Nobody with a working brain chooses to work at high ISOs unless they are driven to do so by a need for high shutter speeds in low light – no matter how well a camera sensor functions, image quality will always increase with decreasing ISO.
So examination of the above PDR curves clearly indicate that the true advantage of the D5 over the D4 is on average around 1.3 stops above 1600 ISO – which is a good thing, but it’s not exactly what I’d call revolutionary. We experience pretty much the same increase with every Nikon D FX release.
If PDR increases then the Signal to Noise ratio – S/N – pretty much appears to increase by the same value, so a visual comparison of D4 and D5 images shot at higher than 1600 ISO will show around 1.3Ev to 1.5Ev of reduced ISO noise.
What I do like is the IQ improvements at 8000 ISO and above. 8000 ISO on a D4 is bad, and its top native 12800 ISO is awful. Based on the downloaded raw files, anyone could process a D5 12800 ISO image at full resolution to pass QC at ANY stock agency – just go and download those RAWS on the link at the top of the post and see for yourself.
25,600 ISO – well I might be tempted to down-res those by perhaps 1000 to 1500 pixels on the long edge to help with noise reduction a bit, and chucked onto A3 or A3+ print you would never really notice the noise.
Do I like what I see – yes I do!
Is the D5 the new ‘Lord of Darkness’ – no it bloomin’ well isn’t! Lord of Low Light – quite possibly. The ISO H1 to H5 images go from questionable to crap in my opinion.
Like the Canon 1DX, I’m not impressed at lower ISO values than 1600 – I can get the same or better performance with a D4 or 4S – admittedly though with a lower pixel count.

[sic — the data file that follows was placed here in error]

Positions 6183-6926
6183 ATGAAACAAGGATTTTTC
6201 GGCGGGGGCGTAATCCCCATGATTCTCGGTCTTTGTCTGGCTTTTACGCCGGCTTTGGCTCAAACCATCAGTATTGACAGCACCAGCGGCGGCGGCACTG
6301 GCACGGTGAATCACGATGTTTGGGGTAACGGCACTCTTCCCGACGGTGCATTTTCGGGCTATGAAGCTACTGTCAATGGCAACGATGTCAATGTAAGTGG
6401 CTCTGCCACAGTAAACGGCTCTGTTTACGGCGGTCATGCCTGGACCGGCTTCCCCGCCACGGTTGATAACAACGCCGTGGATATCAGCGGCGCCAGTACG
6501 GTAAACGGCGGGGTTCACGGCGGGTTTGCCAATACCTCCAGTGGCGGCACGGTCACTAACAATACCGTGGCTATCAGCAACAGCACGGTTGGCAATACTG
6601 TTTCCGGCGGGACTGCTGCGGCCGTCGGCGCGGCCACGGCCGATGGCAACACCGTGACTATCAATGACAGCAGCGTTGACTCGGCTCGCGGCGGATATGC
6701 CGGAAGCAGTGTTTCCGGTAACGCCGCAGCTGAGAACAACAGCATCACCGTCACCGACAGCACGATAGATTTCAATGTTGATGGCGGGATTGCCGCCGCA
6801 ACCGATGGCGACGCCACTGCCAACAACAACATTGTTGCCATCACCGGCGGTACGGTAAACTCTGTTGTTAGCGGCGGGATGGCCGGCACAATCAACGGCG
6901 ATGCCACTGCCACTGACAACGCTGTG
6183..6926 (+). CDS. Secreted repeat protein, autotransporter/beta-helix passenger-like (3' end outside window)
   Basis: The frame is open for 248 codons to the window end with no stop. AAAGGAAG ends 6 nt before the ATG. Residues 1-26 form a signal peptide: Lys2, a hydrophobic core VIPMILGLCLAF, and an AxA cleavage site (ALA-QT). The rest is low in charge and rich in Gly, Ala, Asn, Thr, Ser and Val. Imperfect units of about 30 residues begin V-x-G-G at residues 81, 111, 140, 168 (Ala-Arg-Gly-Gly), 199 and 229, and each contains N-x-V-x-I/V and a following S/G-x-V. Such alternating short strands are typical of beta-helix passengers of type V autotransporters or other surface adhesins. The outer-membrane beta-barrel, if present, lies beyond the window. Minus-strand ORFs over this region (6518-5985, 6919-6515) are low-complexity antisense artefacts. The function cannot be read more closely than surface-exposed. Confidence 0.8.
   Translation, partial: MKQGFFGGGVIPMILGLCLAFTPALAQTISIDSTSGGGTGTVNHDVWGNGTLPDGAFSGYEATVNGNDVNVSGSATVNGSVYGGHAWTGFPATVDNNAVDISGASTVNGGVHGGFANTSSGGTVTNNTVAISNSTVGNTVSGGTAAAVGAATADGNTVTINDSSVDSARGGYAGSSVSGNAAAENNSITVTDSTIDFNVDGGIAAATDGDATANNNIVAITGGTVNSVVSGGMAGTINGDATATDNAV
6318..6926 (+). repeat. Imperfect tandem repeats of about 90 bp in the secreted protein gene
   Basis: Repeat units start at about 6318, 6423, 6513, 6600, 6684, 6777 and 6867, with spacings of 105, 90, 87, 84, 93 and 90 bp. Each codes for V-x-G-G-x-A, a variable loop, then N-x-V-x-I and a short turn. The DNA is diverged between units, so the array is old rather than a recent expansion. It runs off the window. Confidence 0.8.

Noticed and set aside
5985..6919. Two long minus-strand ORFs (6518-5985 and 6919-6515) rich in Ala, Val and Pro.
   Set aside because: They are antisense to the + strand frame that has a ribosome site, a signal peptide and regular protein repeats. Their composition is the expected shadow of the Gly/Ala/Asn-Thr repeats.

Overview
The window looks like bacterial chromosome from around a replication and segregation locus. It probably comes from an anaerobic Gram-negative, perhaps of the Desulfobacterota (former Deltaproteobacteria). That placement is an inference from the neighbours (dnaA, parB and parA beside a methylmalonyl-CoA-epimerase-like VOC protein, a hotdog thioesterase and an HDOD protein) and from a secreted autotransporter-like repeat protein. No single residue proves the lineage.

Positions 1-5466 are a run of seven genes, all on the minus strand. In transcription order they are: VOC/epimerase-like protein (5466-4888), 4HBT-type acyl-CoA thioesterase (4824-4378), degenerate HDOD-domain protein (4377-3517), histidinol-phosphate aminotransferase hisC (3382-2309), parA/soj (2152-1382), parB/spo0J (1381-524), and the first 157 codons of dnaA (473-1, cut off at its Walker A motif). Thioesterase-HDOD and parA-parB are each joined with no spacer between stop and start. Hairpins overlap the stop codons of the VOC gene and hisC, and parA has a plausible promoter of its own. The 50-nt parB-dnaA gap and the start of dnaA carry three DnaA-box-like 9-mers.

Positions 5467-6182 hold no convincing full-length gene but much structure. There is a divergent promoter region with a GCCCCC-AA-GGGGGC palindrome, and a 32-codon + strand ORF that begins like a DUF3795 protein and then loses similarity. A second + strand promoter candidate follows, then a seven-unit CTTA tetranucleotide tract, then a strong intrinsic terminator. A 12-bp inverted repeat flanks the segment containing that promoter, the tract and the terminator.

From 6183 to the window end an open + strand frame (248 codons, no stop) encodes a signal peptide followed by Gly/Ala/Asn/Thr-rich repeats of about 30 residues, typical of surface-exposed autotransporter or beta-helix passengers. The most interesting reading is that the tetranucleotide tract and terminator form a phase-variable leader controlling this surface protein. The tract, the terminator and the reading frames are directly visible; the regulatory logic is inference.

So overall Andy, does the D5 impress? Well, still being in a hands-off situation I’m not going to commit to a full answer there. When all is said and done, the AF performance will be the key issue for me – a high DR/low noise image of an out of focus subject in no use to me – or anyone else for that matter!
The Way I See Things As They Stand At This Very Moment.
The KING of low ISO with high resolution DSLRs is the Nikon D800E – but it’s not without its limitations. And before you start screaming 5DS at me – it’s a nail, go away..
The best all-round VFM DSLR is the Nikon D810 – a proper jack of all trades who’s only weakness is the occasionally questionable Nikon AF.
The best DSLR autofocus for action is without doubt the Canon 1DX – fabulous AF, crap ergonomics, crap sensor.
The best DSLR sensor for action is the Nikon D4 or 4S – great ergonomics, great sensor, sometimes dubious AF.
But, going on the raw files I’ve downloaded, I strongly suspect that the D5 is going to have the best action sensor title stitched up and dethrone the D4/4S.
Will it dethrone the Canon 1DX in the action AF department – no idea is my truthful answer. I suppose anything is possible, but if it did, would the soon-to-be-released 1DXMk2 take the throne back – quite possibly.